The Ku Klux Klan pursues ideas and ideals I find abhorrent, but were they to promote these ideas in ordinary political ways, I would have thought we had to deal with them. Except they also pursue methods which exclude them from civil society, until such time as they change and renounce those criminal paths. (Where they pretend to do so, but really continue to accept them, is a particular challenge. Imagine a lawyer for some group of gangsters, who presents him/herself as law-abiding but actually abets criminal activity. A challenge.)
Sadly, the same has become increasingly true on the left; for an example close to home, I have long disagreed with those I thought excessively sympathetic to the Palestinian cause. But now that they have celebrated wanton and mass murder and rape, they have disqualified themselves from being part of the conversation, unless and until they recognize what they have done, and recommit to being human beings.
Where There’s Debate
To get back to Beit Shammai, any time there are legitimate other views out there, in Torah or not, our awareness of the elusiveness of truth should mean we hold our own views somewhat loosely. This is true in halachah, let alone other topic areas where we have even less certain a mechanism for deciding how to proceed.
Think of your favorite debate among rishonim, authorities prior to the Shulchan Aruch, where one view was accepted by world Jewry. What’s the status of that other view? We likely don’t think it’s wrong (halachic authorities will often rely on such views in difficult circumstances), which means what we are doing isn’t the sole right way to act. It might not even be right at all, we might later find out, might turn out to be one of those versions of divrei Elokim Chaim that later proved wrong.
Within halachah, this calls for us to expand our readiness to respect other views, out of an appropriate humility about the validity of our conclusions (or, more often, of the Torah giants we have chosen to follow, in contrast to those who others have). In the world of kashrut, for example, to follow Shulchan Aruch, Rema, and the most accepted later authorities incorporates certain stringencies.
As heirs to their legacy, those stringencies obligate us, and we should continue them. Those who do not follow them, however, or find new stringencies to add, are doing…what? They’ve not necessarily violated kashrut rules, it’s that they might not be adhering to custom as much as they were supposed to. An important shift in perspective.
Stepping Away From Halachah
Where there’s no halachic consensus, or where the issue isn’t primarily halachic, as is true for many political questions, the idea applies sevenfold. I am sure taxes are the wrong answer, you are equally sure of the opposite. Who’s right? We have no idea. Of course, you’ll say but history shows, or economics, or political science. And I’ll say it shows the opposite.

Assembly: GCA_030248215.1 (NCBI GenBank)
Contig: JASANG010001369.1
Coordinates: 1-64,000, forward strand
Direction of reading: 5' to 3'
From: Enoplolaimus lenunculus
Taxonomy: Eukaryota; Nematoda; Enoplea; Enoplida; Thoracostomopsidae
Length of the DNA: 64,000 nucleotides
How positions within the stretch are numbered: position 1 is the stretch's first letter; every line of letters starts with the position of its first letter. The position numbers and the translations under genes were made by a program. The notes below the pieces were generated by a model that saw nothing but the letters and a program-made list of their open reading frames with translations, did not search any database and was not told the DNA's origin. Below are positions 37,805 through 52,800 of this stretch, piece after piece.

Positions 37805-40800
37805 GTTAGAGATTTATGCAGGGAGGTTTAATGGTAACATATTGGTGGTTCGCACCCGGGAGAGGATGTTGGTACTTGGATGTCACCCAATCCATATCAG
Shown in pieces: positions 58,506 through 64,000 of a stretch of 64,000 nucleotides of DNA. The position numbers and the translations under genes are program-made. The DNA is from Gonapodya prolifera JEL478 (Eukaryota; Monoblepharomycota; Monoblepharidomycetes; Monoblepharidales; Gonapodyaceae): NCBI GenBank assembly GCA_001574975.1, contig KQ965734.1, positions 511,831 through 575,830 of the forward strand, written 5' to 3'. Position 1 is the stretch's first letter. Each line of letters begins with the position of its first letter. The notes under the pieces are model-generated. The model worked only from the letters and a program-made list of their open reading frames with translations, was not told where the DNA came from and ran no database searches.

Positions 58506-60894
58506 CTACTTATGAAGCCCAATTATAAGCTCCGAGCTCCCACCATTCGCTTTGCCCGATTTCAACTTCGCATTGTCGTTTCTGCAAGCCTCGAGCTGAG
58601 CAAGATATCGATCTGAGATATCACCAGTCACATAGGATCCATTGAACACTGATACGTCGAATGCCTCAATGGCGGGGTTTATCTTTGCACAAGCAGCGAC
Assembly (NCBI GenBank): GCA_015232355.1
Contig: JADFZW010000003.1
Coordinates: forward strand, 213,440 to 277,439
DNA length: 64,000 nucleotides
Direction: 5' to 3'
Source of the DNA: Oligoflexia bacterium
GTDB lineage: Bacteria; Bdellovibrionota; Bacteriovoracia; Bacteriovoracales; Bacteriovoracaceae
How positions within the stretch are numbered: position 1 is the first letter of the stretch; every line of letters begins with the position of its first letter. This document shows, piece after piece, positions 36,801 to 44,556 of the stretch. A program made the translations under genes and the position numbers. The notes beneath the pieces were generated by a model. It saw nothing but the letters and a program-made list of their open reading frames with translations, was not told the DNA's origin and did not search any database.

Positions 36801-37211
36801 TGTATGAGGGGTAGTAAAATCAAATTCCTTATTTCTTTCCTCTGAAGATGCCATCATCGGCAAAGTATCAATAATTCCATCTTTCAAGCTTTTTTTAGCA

It bears saying again: no one really knows. (Political scientist Philip Tetlock wrote a remarkable book called Expert Political Judgment, where he showed how often experts are wrong, and do not learn to do better. He developed something called superforecasting, a key element of which is gathering information from as wide a range of sources as available, and constantly reconsidering whether the views one held before are still true. Because the best we can do is make a reasonable guess, and keep revisiting it.)
A corollary: I should hold my opinions less strongly, because confident as I might be, no one really knows. As Niels Bohr or Yogi Berra said (actually, probably neither of them), it is hard to make predictions, especially about the future. But if so, when we meet to discuss it, we’re each hazarding our best guess. Which is fine, and necessary, but should inform the attitude we bring to our view, and reduce our irritation or disgust with those misguided enough to think elsewise.
To live our lives, we must make decisions with lack of sufficient information to find the one right answer, on many, many issues. We have to choose, and we should choose, and we should believe in what we choose fully, so we can dedicate ourselves to it with the passion and commitment life deserves. While we also remember others who dedicate themselves to what they chose might be less wrong than we are used to thinking, might deserve more of a hearing than we sometimes give, might have insights we can and should include in our own worldview.
Because even the greatest among us—and I doubt any of the greatest among us are reading this—don’t know the truth, they know the truth they’ve reached, by great hard work. Often a truth the rest of us accept gratefully for their having found it, but still a truth open to debate and adjustment. And the rest of us have even less reason to be that sure.
It’s hard to do both, and it’s necessary to do both, to hold our own view strongly and passionately, while having the intellectual humility to be open to other possibilities, and those who hold them.